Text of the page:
Opening the doors to university for all students
Major new funding to unlock higher education for all smart young students - no matter what their background or where they live - is of special significance to Warren Bebbington.
The University of Adelaide Vice-Chancellor and President has carved a brilliant academic career and become one of the nation's most accomplished teachers.
But a rural background and lack of family involvement in higher education meant his early path to university was never going to be straightforward.
"My father was a farmer who left school when he was 14 and he quite liked the idea of his children going to university - but he had no idea how to bring that about," Professor Bebbington said.
"I ended up being the first in my family at university and I know what it's like to feel not welcome in a great tertiary institution."
It's an experience that has left Professor Bebbington determined to help disadvantaged students overcome their barriers.
His personal goal has been given a significant boost with a $9.245 million grant for a Journey to Higher Education nitiative under the Federal Government's Higher Education Participation and Partnerships Program (HEPPP).
The University of Adelaide has taken a lead role in partnership with Flinders University and University of South Australia to support the retention of Indigenous and other disadvantaged students throughout their entire student life from early primary right through to senior secondary.
The grant will fund partnership activities with schools, families and communities, and use the strengths of each university's outreach to engage and assist students under three key themes: Aspire, Support and Achieve.
Professor Bebbington said the founders of the University of Adelaide wanted every student of ability to be welcome and Journey to Higher Education would help make this a reality.
"What this grant does magnificently is bring all three universities together with the whole of the state school system so that we can look at all the areas of disadvantage and ensure that students from all backgrounds realise their potential," he said.
"Just throwing open the gate to university doesn't solve the problem of disadvantage because the people are not prepared and don't know how to survive.
"The great thing about this grant is that it's very substantial and can address the problem at its roots."
An office is being established in the University's Office of Future Students to coordinate the project and place resources where they are needed via the universities and schools.
Programs will include mentoring, leadership training and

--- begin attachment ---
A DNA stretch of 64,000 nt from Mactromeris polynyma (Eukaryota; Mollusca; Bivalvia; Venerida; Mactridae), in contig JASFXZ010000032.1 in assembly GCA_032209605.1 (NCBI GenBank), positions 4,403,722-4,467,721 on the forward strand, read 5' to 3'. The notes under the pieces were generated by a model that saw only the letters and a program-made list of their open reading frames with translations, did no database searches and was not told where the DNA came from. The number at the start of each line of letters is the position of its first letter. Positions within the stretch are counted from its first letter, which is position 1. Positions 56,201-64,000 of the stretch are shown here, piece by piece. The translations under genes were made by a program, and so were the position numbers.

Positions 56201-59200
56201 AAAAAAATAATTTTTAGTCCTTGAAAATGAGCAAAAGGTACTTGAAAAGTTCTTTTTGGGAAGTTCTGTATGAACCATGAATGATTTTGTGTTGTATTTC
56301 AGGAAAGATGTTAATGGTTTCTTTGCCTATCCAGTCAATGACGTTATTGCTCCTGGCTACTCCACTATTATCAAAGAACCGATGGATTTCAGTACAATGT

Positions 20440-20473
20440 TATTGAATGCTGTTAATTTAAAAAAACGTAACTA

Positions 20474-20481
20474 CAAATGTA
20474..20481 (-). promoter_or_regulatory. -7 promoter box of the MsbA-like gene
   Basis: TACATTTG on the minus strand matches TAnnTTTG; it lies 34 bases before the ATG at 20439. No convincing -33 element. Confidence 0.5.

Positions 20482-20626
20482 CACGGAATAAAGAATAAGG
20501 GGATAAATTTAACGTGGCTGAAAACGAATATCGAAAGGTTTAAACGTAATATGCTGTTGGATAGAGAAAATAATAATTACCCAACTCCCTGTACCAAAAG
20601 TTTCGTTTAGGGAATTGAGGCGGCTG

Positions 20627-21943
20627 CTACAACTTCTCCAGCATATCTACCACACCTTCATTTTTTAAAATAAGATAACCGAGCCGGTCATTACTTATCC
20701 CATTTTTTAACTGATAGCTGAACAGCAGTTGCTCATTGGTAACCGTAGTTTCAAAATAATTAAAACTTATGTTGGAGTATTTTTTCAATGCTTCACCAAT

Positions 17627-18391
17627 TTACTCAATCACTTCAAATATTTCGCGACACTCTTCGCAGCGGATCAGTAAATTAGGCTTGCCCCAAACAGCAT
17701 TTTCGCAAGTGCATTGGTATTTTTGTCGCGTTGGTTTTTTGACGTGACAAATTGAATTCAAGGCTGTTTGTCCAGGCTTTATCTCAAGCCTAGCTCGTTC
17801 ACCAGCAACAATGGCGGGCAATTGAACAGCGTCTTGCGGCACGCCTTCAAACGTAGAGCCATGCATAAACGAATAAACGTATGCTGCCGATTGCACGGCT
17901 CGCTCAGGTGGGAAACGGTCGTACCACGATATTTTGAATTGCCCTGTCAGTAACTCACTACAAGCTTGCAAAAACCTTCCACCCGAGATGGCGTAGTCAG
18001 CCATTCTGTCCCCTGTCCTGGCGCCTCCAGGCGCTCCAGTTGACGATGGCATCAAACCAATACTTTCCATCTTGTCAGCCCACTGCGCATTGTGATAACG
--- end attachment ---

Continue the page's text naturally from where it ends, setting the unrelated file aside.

additional tuition to address skills and knowledge gaps.
"Together we will work to put tutors and mentors into schools to talk to children who might never have thought of coming to university," Professor Bebbington said.
"We need to teach people about the culture of how to study, the skills they need to prepare for university and support them while they are there. This is an intervention which will achieve just that."
Jessica Smith is a 20-year-old student on the move.
She's studying a double degree at the University of Adelaide yet still manages to find time as a Student Outreach Ambassador to mentor and support school students on their journey to higher education.
It's her way of helping young people achieve their potential and paying back the confidence shown in her when she was finishing school.
For despite being dux of Mark Oliphant College in Munno Para West, the school is in a lower socio-economic area where students are less likely to consider university or gain entry to a subject of their choice.
"Then my principal called me in and told me that University of Adelaide had a program for their law degree where the dux from certain schools could have a place in law," says Jessica.
Under the Adelaide Law School Achievement Program students achieving the top Australian Tertiary Admission Rank (ATAR) rank in their school can be eligible for law.
"Before then I'd never considered going to Adelaide so it opened up more options," says Jessica.
The eldest of five children, Jessica has since given more thought to her career choices and switched to a double degree in international studies and the arts.
"Eventually I'd like to move into humanitarian or aid work, maybe in Africa or Asia and use my skills where people need help."
It's a role for which Jessica is obviously suited.
As a Student Outreach Ambassador with the University's Office for Future Students, she goes out to schools about twice a week to advise students on going to university and about her own experiences. She also gets involved in campus tours for visiting students.